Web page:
About the project


Ambition of the project

  • Hard-/Software engineering for full-composite lightweight ULDs (Unit Load Devices) that will be integrated into the existing IT-structure of the airports
  • Self-sufficient operation by energy production using energy harvesting technologies
  • Data collection by integrated sensors triggering alerts and sending protocols to the control centre (telematics)
  • Usage of ad-hoc networks for container-to-container communication (peer to peer)
  • Adoption of multi-agent systems (MAS) to conduct a global and autonomous network

Short description 

Litchis from China, tomatoes from Spain and fish from Alaska: Even if these products have to cover great distances to get to the consumers, they have to be fresh. Every year a huge amount of fresh groceries are send via airfreight all around the globe. This increases the demands of the logistical process. The global accessibility of logistical data beyond the reach of the own enterprise allows an autonomous material flow and is a necessity for smooth operation. Objects e.g. transport boxes need to communicate with one another in order to create an autonomous material flow. Until now, technologies such as RFID were used to achieve networking among transport containers. For the operation of a RFID system the required infrastructure (reader, middleware, etc.) limits the usability of the technology along the supply chain. Without these infrastructures the objects are completely isolated from their environment.

To avoid this dependency, DyCoNet points out a different way to enable airfreight containers to work and communicate autonomously. Furthermore technologies such as GSM/UMTS, GPS, and energy harvesting are integrated into the ULDs to enable them to be self-sufficient, able to communicate, and to be tracked. The stand-alone design makes additional hardware installations superfluous while existing processes are virtually unchanged.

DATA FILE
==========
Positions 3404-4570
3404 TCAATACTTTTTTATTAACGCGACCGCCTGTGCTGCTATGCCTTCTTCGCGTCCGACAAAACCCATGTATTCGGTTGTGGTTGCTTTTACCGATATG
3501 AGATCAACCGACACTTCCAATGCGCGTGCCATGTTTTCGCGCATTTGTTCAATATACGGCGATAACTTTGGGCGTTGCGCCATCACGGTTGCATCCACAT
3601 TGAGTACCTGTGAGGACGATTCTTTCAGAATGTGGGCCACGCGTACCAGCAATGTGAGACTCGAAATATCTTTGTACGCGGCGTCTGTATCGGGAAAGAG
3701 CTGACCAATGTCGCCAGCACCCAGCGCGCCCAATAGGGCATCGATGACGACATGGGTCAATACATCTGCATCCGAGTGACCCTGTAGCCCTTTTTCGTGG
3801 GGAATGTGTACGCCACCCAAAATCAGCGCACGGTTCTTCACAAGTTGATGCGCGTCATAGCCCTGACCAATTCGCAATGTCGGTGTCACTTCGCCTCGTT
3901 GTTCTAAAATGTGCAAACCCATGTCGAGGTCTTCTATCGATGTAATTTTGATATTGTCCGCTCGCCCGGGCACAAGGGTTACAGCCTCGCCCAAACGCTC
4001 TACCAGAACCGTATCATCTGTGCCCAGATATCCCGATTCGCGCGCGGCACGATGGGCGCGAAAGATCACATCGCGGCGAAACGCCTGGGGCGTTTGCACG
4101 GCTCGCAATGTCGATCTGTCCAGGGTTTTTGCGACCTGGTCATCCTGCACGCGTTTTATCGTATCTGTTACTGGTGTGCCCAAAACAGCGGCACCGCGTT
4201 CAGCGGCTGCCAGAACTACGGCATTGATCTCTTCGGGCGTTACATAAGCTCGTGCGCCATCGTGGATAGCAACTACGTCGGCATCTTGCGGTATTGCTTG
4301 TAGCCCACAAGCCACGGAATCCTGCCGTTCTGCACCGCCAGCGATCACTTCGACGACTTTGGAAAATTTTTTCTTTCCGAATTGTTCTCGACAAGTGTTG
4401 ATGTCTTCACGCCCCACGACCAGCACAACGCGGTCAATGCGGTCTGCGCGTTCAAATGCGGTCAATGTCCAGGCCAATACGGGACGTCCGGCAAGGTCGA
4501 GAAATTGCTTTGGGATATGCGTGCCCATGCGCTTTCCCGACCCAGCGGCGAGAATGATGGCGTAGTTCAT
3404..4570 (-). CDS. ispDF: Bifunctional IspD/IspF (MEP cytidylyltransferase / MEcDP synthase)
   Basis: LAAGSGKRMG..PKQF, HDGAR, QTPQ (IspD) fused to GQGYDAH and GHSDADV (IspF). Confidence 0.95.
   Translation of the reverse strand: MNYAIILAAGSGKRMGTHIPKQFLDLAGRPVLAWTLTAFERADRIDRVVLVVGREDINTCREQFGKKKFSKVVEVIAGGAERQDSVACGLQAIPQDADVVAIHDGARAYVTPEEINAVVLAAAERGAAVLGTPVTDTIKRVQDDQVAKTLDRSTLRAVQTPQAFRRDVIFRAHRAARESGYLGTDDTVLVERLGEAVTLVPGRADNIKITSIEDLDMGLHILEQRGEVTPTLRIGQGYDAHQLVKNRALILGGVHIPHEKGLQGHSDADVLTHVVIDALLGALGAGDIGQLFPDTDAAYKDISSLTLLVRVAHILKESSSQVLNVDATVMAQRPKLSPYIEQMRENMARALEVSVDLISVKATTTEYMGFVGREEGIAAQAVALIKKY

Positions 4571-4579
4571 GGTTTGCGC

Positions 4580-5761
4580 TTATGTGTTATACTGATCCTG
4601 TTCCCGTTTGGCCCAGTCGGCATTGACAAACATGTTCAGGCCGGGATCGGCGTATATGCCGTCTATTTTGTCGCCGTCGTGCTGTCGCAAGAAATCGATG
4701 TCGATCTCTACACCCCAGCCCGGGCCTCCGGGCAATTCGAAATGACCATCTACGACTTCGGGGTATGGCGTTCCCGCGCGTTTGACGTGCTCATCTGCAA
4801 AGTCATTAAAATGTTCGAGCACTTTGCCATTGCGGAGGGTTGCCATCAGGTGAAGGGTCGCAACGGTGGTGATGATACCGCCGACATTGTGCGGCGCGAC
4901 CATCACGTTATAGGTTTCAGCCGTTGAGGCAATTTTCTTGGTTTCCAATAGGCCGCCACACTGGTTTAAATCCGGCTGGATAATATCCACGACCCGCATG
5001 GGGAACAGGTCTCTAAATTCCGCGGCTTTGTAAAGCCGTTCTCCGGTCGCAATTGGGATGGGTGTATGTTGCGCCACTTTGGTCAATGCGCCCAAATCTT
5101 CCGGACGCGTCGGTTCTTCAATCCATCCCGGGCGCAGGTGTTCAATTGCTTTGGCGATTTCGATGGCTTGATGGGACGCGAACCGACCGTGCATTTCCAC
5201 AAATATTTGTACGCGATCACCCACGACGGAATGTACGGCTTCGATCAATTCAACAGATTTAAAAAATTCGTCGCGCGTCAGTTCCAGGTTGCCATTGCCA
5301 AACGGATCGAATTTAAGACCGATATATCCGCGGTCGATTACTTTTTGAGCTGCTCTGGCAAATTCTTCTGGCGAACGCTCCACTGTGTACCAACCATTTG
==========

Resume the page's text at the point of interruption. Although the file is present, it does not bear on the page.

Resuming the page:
The aim is to design an airfreight container that is completely self-sufficient and does not require further operational infrastructure. At the same time the energy harvesting modules ensure that the ULD will never ever run out of electricity, which allows non-stop usage anywhere in the world with permanent access to the business’ network. This offers transmission of data that was collected by the integrated sensors, as well as booking transport equipment at the respective airport.

Until now technologies that used wireless communication such as GSM/UMTS, and GPS could not be used in airplanes due to international laws and regulations. The Lufthansa Cargo who is the consortium manager, will introduce a new device which automatically switches off all those pieces of equipment that use radio-waves for communication.
Another crucial aspect that needs to be addressed is the energy supply. By extracting energy from its environment using energy harvesting technologies, the ULD does not need any maintenance according to the power supply. The harvesting modules convert vibration, temperature changes, and exposure to the sun into energy which then is stored in specially designed accumulators.

The economic feasibility is guaranteed by the huge potential of optimizing the complete process chain. Especially when it comes to high price, low volume goods. Along with the process of optimization goes the reduction of maturities, the reduction of diminution, and the tracking of transport damages.